“Magic is nonsense,” Lilinova lied immediately, the words coming quickly and sharply. “Completely ridiculous. A fake force that people talk about to sound important.”
Before magic had literally brought Lili back to life, magic had just been an excuse to increase fear around a really nice castle with huge windows and a handsome Duke who was more stuck up than dark.
The Duke in question, still so close she could see the frown lines on his forehead, managed to frown harder, which was impressive. His face went through a series of movements, so small as to be unnoticeable if she had been any farther from him.
“You’re wrong.” He stepped back, but Llili followed.
“How am I wrong? I have yet to see any crystal balls for scrying or green fire or cauldrons or bones of your enemies…”
Lili followed as he tried to turn away from her. Maybe her negative stance on the topic was overcompensating for her real magical experience, but she truly didn’t know anything about “musical prophecy” and forgave herself for her rudeness.
“Is that what you expected to see here?” The Duke stopped short, the anger in his eyes blazing hot as she came around to face him again. “Tresterville bones?”
Lili, who had counted lying among her skills before, couldn’t think of a single one.
“I had heard—” Lili swallowed her words. “But that is clearly not the case…”
“Fine words coming from someone who sings her magic,” the Duke sneered. “You heard what? That I would sacrifice you to some dark force? Exchange your soul for power? What happened to summoning colors from the sky, Little Aurora?”
Lili, who inexplicably felt like crying, marshalled herself into action.
“I don’t actually sing magic,” she snapped, cheeks hot, eyes stinging. “Are you happy now? I have no magic for you, if that’s what you hoped for!”
“Is that so?” He smiled, but it was pulled crooked. He was angry, but hiding it.
“I heard it already,” he continued, his voice softening. The false smile morphed into a real frown, which she had never imagined she’d be so happy to see. “I know what you are and what you can do. You’re the entire reason I am rethinking my tactics against Tresterville!”
He shook his head. “And you don’t even believe in your own power.”
“It’s a nickname,” Lili said around the lump in her throat as he stomped out of his office, leaving her to cry hot tears until they dripped onto his carpet. “I made it up.”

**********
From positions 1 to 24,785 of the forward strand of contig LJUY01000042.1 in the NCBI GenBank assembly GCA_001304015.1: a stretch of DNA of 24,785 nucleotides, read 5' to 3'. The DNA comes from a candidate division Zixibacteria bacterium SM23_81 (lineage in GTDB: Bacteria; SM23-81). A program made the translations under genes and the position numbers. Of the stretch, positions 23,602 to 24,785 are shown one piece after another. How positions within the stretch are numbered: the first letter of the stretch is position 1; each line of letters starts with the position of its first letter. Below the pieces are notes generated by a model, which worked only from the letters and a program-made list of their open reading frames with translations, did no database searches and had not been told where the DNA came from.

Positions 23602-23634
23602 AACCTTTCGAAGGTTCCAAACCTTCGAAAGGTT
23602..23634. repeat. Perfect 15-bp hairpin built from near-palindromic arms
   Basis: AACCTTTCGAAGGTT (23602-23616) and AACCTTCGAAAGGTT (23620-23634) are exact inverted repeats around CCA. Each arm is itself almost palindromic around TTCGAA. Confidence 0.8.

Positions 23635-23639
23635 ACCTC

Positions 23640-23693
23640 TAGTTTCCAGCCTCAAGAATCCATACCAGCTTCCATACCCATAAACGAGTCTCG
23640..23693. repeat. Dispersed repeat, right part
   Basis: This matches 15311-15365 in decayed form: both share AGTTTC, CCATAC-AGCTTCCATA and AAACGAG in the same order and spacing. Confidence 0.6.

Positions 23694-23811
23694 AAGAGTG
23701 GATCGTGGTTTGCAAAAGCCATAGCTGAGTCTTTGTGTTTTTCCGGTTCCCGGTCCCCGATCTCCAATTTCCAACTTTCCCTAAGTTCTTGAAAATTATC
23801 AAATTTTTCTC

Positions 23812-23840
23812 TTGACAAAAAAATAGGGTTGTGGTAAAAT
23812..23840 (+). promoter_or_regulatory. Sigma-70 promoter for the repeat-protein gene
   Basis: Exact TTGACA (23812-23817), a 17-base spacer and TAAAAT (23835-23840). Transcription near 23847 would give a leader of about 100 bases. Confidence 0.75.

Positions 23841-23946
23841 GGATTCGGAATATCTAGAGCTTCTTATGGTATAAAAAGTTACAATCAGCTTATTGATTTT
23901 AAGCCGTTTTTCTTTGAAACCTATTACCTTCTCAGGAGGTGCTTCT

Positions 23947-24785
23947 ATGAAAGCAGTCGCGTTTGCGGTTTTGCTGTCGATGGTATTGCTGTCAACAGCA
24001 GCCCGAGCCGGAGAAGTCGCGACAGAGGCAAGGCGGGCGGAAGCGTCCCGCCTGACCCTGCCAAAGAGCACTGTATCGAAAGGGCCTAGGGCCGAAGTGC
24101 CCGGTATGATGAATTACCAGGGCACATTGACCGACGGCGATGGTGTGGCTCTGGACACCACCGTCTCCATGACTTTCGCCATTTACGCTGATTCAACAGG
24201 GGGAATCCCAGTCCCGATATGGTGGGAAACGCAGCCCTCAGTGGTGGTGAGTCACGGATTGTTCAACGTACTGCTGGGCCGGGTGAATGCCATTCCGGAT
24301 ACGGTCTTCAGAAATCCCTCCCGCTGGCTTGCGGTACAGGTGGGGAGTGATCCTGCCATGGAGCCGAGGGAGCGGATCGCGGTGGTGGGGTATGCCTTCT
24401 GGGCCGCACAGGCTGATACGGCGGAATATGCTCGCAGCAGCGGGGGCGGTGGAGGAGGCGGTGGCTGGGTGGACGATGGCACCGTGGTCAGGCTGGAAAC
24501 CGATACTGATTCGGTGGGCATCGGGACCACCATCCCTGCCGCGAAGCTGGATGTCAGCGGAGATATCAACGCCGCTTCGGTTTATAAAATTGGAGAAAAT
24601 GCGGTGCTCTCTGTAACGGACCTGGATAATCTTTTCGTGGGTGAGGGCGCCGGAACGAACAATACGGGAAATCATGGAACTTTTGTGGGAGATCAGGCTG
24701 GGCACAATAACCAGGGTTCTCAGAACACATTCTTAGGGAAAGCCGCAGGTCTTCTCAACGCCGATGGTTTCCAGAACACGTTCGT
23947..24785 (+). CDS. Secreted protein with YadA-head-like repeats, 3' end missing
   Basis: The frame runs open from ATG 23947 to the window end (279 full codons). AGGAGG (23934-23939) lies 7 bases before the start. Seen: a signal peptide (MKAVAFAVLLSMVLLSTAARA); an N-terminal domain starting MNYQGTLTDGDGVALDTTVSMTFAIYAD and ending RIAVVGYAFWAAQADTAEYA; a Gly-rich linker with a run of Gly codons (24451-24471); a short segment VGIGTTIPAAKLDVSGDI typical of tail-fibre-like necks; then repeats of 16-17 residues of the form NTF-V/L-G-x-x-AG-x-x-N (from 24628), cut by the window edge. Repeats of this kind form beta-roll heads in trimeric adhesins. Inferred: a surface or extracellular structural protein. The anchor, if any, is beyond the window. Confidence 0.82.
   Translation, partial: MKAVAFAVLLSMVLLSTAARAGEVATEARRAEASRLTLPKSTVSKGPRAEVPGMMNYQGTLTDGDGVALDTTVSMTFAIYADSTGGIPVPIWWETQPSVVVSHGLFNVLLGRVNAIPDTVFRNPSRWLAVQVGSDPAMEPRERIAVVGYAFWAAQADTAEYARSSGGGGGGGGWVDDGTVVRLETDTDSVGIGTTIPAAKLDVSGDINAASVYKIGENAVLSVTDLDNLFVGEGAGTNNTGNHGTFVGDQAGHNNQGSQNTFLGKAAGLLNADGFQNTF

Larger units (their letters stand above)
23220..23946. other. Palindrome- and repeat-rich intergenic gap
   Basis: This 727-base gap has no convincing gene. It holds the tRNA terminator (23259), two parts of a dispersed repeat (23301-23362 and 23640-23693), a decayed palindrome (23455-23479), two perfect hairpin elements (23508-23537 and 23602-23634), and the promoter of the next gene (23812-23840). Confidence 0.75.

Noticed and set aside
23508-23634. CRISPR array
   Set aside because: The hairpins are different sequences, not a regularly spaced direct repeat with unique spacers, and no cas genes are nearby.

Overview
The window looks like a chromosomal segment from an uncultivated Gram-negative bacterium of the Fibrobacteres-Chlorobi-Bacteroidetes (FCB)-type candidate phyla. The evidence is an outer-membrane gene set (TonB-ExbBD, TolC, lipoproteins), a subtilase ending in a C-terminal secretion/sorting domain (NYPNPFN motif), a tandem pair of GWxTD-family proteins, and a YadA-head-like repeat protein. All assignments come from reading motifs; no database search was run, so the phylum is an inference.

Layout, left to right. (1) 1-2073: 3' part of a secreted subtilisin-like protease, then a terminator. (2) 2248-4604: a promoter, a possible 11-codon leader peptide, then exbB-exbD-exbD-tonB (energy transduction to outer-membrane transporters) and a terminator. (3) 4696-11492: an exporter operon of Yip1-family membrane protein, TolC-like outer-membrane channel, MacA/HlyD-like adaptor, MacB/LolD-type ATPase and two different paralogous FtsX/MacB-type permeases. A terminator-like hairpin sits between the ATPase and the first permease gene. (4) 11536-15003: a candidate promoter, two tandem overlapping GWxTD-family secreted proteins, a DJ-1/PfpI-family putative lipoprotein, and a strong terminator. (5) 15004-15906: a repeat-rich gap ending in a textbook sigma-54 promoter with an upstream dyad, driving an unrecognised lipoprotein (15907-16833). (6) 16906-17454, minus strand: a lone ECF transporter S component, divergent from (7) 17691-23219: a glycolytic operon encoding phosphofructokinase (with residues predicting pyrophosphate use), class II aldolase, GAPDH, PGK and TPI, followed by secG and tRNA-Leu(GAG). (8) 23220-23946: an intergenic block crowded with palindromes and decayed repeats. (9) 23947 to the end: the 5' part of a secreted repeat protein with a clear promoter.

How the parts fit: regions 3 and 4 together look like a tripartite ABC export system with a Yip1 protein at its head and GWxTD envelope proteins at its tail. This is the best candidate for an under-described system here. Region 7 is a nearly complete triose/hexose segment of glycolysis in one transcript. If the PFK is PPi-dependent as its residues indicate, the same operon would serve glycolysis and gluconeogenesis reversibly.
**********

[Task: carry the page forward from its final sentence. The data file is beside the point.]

He was already gone by the time the door slammed behind him.
It took a while for Lili to wade through the complex emotions weighing her down. She sat in the window of the Duke’s office and scrubbed her eyes with the back of her hand and waited for her face not to feel so warm and her eyes to feel less puffy.
She reflected, finally, on what the Duke had said.
She had imagined he was making fun of her. Mocking her for her “name” and her playing, which was the cruelest possible thing he could do.
But when Lili really got into the music, she could sing about anything. She might have sung about being killed by him in her other timeline. It would surely be incriminating.
She momentarily panicked that she had unknowingly sung her true identity to him. But she would be dead again if that was the case, right?
Maybe Lili’s deep, vehement disregard for magic had been a tactical error. She was a musical princess who sang some stupid song and made the Duke think she had a different kind of magic.
Lili felt like a fraud twice over.
She was well on her way to wallowing again when the door opened, and she turned to meet the gaze of the Duke, who stood frozen in the doorway.
She froze in the same moment he did. He was half into the room, his hair even more tousled than before and framing eyes that weren’t frowning for once. He was as surprised to see her as she was to see him. Unsurprising, as he had more right to be there than she did.
Lili could hardly breathe in the tense silence. She braced for his demand that she leave.
“You’re still here,” he said unnecessarily.
“I was just leaving.” She scrambled for the remains of her tattered pride and resisted wiping her eyes again as she stood to bow to him.
“No!” The barked command made her jump, and he winced at the way she tensed. “I was looking for you.”
They stared at each other. She almost asked how she could help him, but the manners she had been so proud of seemed to have drained out with her tears, and now the husk of Princess Lilinova was left glaring down the Dark Duke in his own office.
“Tonight.” The Duke was still holding the doorknob, and the door swung a little when he let it go. “I’m hosting a dinner. With nobles. From the country.”
He stared expectantly at her and she nodded to show she’d heard him.
There was a desperation in his eyes that made her nervous.
He sighed at her, a frustrated little exhale.
“If you are so inclined…you may play for us.” After a moment he remembered their difference in rank. “We would request that you play for us.”
“At dinner,” Lili clarified.
“At dinner,” he confirmed.
“Of course.” She almost said “kind sir,” but saw him tense as if bracing for it. “I will prepare, then.” She stepped out the door without bowing, saw his hand clench as she passed.
As she headed toward her music room the rapid tapping of feet behind her made her turn back around. The Duke stood there, one hand on the wall, the other half extended toward her like he had been pursuing her.
He had frozen again, and Lili saw a man poised to speak who had lost his words.
The tension- at least for Lilinova- thawed considerably.
When the Duke gathered enough of himself to speak, there was color high in his cheeks and a firm set to his shoulders and mouth that wasn’t quite a frown, but was a desperate bid to hide whatever expression it was instead.
“Pick the songs for tonight’s showcase…. But no music from Tresterville!” He retreated into his office again, but caught the door before it could shut with one hand. “Please!”
The door slammed behind him.